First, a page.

Benalmádena, Spain

Photo: Tourist train in Benalmadena, Spain. Credit: Lisa Borre.
Even the local tourist train made regular passes by our dock. In this photo, Lisa turned the camera on them and received many waves. Credit: Lisa Borre.

Logbook Entry

Dates: 07/21/08 – 07/28/08
 44 NM
Sailed from: Estepona
Lat: 36°35’N
Long: 04°31’W

During the passage from Estepona, we saw a swordfish jump out of the water seven times as we passed. Other sailors have told us that they do this when threatened by a passing boat, but that it is not a common sight. Our almanac of the Mediterranean says that they are rumored to attack inflatable dinghies, but as far as we could tell, it just looked like it wanted to be left alone.

We stayed a week in this huge marina/resort complex tied up to the seawall as you enter the inner part of the harbor. Unlike most marinas where we stay, there were no security gates here. The only thing between us and a parking lot was our fenders, but we liked the location. Luckily, we were not in the main flow of car and pedestrian traffic, but we had our share of dock walkers during our stay and an occasional tourist train. We had as much fun watching them as they did with us. At night, they closed off a gate to our section of the parking lot, and other than a stray group of teenagers out partying and carrying on late into the night, no one bothered us.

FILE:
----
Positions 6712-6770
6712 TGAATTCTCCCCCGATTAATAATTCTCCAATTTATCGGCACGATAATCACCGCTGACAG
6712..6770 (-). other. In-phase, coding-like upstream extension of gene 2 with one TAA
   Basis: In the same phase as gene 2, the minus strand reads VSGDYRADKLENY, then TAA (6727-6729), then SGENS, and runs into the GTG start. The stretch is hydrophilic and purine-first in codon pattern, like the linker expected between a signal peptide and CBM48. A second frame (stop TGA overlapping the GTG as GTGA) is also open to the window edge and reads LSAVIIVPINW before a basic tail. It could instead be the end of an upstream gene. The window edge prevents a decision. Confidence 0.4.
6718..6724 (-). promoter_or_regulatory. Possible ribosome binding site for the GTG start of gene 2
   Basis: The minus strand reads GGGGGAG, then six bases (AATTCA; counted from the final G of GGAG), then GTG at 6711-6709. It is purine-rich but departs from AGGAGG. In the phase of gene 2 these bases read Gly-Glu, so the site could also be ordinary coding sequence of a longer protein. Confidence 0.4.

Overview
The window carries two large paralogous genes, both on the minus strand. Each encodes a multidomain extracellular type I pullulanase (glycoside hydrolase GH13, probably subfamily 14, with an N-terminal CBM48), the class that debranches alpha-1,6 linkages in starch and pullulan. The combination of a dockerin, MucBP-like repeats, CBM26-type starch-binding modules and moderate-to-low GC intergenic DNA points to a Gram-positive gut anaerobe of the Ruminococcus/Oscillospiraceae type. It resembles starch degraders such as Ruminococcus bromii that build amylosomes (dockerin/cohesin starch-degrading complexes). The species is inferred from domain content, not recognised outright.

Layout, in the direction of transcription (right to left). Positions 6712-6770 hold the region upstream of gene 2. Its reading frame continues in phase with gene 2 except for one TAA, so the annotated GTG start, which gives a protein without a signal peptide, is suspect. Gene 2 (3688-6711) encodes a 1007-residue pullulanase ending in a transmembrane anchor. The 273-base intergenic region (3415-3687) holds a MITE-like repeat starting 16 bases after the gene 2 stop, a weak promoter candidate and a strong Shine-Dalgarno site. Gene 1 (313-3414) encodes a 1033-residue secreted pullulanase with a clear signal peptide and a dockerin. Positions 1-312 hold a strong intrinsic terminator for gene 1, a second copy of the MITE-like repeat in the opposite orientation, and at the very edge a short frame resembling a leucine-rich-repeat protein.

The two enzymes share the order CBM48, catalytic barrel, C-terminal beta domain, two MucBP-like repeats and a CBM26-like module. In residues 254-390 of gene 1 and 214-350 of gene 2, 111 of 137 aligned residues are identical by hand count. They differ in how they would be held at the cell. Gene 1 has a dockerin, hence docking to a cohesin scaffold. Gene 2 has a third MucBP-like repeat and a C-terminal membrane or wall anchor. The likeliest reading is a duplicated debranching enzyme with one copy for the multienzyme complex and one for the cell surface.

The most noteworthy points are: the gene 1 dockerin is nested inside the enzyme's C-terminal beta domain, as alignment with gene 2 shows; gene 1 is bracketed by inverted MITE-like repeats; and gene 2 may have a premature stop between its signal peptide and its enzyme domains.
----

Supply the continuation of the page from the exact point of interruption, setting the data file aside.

We spent several days visiting Phoenician archeological sites and the Picasso art museum in nearby Malaga and a huge Buddhist stupa perched on the hillside in Benalmádena Pueblo. The bus stop was only a 15 minute walk from our berth, and although it made for a longer trip, it was much more reasonable than renting a car. In the high season, they require a minimum 3-day rental, and all but one of the sites we wanted to see was easy to reach by bus.

During our visit to Malaga, a city first settled by Phoenicians, we were surprised to find that the woman at the tourist office had never heard of them. Our guidebook made reference to an archeological museum with a large collection of Phoenician artifacts, but it was closed for renovation.  This was confirmed during our visit to the Alcazaba castle, but we did find some interesting information there and at the archeological dig of a Roman theatre next door. We also stumbled on a big Phoenician exhibit in the basement of the Picasso museum. When building the museum, they uncovered ancient walls, foundations and artifacts from both Phoenician and Roman settlement of the area. The archeological site was preserved in-place with excellent interpretative signage. It would have to do for us until the other museum re-opens, but that may not be for another few years.

We spent the remainder of the week catching up on paperwork and completing writing projects.